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Medical Exercise in Romania Release date 19.10.2018
A humanitarian crisis on an international scale occurs in a foreign country and IAF SAR (Search-and-rescue) Unit 669 medical crews are sent to retrieve Israeli casualties. This week, service members from the IAF and the IDF Medical Corps participated in an EU aerial medical exercise in Romania
Illy Pe'ery

"The casualties enter the aircraft one by one. Each casualty is loaded onto an intensive care bed and connected to systems and monitors. The loadmasters sit alongside the doctors and begin preparing for the flight", described Lt. Col. Dr. A', Head of the Operations and Aerial Medicine Branch. "The takeoff is short. We hold tight, keep our eyes on the monitors and make sure that everything is alright with the casualties. The systems at our disposal are identical to those at an actual hospital. As SAR (Search-and-rescue) Unit 669 operators we're used to working in much harder conditions, but the 'Karnaf' (Hercules C-130H) has a lot of room, which allows you to maintain contact with your patient".


Photography: Mike Yudin

This week, an IDF medical delegation flew to Romania to participate in an EU exercise simulating a wide-scale humanitarian crisis, similar to the deadly earthquakes which occurred in Haiti in 2010 and in Nepal in 2016. All participants were faced with medevac scenarios, with the Israeli crews simulating a scenario where medical crews are deployed in order to retrieve Israeli casualties. The exercise was led by the 131st ("Knights of the Yellow Bird") Squadron, which operates the "Karnaf" aircraft alongside SAR Unit 669.

"SAR Unit 669 has a medical company made up of reserve service members who are the best doctors in Israel, providing top-tier medical attention during both routine and emergency", said Lt. Col. A'. "The unit has the ability to perform long-range evacuations. The IAF's transport aircraft are transformed into aerial hospitals with intensive care beds and operation rooms. An exercise of this sort drills every link in the chain of evacuation".


Photography: IDF Spokesperson

"Keeping the casualties alive"
There is a pre-written set of operations for situations in which Israel will be required to send a medical crew overseas: the SAR Unit 669 medical branch's reserve service members will be recruited, the unit's installation team will begin installing the required posts in the aircraft, and the transport squadrons' loadmasters will secure the posts and ensure the smooth operation of the aerial hospital. Before the delegation takes off, an advance team made up of a senior doctor and a representative from the Medical Corps will be sent to the area to estimate the situation and plan the evacuation.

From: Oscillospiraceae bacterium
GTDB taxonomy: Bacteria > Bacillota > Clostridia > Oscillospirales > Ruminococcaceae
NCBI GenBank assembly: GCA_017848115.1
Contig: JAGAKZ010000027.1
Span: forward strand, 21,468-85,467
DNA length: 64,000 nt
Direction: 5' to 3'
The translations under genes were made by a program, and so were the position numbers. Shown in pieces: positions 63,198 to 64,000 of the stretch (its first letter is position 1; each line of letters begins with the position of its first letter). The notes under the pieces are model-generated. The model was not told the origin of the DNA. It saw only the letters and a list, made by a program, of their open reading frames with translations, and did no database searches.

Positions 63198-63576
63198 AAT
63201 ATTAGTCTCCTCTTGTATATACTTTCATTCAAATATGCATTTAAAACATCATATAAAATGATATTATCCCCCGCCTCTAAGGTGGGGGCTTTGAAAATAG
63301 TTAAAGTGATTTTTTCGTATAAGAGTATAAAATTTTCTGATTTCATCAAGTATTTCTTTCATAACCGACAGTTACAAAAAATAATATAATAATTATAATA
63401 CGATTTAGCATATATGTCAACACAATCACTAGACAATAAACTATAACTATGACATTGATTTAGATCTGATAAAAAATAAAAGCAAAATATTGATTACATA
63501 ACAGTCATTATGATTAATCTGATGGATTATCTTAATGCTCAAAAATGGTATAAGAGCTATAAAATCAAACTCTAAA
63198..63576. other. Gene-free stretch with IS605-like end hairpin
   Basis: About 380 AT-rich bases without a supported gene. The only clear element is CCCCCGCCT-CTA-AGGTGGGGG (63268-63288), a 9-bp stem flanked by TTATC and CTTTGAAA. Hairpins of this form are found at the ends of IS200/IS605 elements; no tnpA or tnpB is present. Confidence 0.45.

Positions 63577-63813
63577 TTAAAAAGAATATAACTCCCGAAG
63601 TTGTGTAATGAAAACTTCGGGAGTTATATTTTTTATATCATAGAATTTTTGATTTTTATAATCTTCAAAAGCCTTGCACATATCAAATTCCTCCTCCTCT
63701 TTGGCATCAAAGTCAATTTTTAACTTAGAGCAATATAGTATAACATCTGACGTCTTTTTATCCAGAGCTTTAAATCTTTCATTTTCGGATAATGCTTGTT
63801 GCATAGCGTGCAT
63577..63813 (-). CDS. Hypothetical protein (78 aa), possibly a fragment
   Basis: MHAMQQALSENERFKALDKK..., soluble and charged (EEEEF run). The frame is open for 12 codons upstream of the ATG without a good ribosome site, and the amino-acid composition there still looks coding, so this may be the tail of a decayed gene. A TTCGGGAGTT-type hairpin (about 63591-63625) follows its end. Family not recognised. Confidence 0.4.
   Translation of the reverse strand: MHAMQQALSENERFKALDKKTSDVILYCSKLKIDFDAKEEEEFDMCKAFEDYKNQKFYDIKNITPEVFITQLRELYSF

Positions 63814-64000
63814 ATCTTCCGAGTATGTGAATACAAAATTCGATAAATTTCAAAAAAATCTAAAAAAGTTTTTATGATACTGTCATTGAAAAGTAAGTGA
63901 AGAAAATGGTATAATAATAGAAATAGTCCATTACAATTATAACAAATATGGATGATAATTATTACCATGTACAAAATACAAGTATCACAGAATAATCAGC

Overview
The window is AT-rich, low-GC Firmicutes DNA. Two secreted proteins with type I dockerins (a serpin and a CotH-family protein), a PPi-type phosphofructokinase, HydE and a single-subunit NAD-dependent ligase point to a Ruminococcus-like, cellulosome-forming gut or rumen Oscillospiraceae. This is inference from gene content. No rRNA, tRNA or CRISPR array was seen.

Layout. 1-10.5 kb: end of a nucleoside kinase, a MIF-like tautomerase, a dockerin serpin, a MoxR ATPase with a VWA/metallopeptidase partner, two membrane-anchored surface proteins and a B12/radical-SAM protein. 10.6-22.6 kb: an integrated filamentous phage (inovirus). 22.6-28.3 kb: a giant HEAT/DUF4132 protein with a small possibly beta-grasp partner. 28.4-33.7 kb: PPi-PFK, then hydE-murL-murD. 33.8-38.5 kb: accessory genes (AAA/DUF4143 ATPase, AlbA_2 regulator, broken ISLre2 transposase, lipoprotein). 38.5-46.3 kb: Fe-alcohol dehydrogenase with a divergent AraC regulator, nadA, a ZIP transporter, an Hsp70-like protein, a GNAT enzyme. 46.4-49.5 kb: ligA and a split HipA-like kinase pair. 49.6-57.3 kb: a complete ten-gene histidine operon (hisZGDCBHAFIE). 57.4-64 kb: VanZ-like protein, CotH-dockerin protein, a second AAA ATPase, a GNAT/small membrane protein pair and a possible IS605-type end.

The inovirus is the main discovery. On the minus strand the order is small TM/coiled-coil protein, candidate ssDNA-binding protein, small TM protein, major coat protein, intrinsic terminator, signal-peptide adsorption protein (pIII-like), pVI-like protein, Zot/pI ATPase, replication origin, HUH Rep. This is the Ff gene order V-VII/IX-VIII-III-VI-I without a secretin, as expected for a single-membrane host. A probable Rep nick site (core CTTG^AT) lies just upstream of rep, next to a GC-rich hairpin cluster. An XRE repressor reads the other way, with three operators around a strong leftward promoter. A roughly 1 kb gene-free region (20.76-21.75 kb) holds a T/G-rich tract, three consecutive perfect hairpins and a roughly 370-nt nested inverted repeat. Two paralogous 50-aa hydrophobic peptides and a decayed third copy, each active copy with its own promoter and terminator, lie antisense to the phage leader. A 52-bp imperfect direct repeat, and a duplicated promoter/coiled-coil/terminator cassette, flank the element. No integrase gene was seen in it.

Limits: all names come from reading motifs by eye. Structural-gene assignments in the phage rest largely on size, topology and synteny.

Photography: Mike Yudin

"One of our main challenges in overseas evacuation is keeping the casualties alive throughout the flight", emphasized Lt. Col. A'. "There were times when we flew several casualties in unstable conditions and varying degrees of severity. When drilling a scenario of this sort, we send doctors from the unit to act as overseers alongside the medical crew – they update the doctor regarding the patient's status throughout the flight".

"We use advanced manikins and alter their basic vitals during the flight so we can drill situations with a varying medical status according to probable real-time scenarios", elaborated Lt. Col. A'. "We have the ability to simulate a long evacuation and let them examine the equipment installed in the aircraft".

 
Photography: IDF Spokesperson

Equipment is critical in the field of aerial evacuations. The casualties' critical state requires a workplace simulating hospitals as well as possible. This is where the 131st Squadron's loadmasters come in.

"We command over the cargo hold – we divide the weight, as well as take care of overloads and the passengers' safety. The aircraft is a military aircraft, which makes the workplace and its stability a significant challenge for the medical crews. Our job is to support them", elaborated Maj. G', Commander of the 131st Squadron's Loadmaster Department. "During long flights, you may find yourself caring for dozens of aircrew members and casualties spread across the cargo hold, all while routinely maintaining potential malfunctions in the aircraft and its systems".

 
Photography: Mike Yudin

International Relations
"This is the longest flight in which we drilled managing and operating an aerial medical care scenario. We usually drill such scenarios on the ground or in Israel's territory – however, such exercises cannot be compared to long, international exercises", said Maj. G'. "We work much better together after we drill complex scenarios of this sort. There is no other way to see how this thing works in real-time besides this exercise".

 
Photography: IDF Spokesperson

Beyond awarding the crews with practical tools, the exercise also strengthens Israel's international relations. "The field hospital established by the IDF and the Medical Corps is considered to be of the highest level in the world. It was approved by the World Health Organization a year ago and is always prepared to take off to disaster areas. IAF doctors from SAR Unit 669 can ensure that any Israeli citizen who is injured outside of the country's borders will be brought back safely", said Lt. Col. A'. Maj. G' concluded: "It is a privilege to be a part of this mission, and it's clear that all participants feel the vocation in the life-saving activity of bringing citizens back to Israel".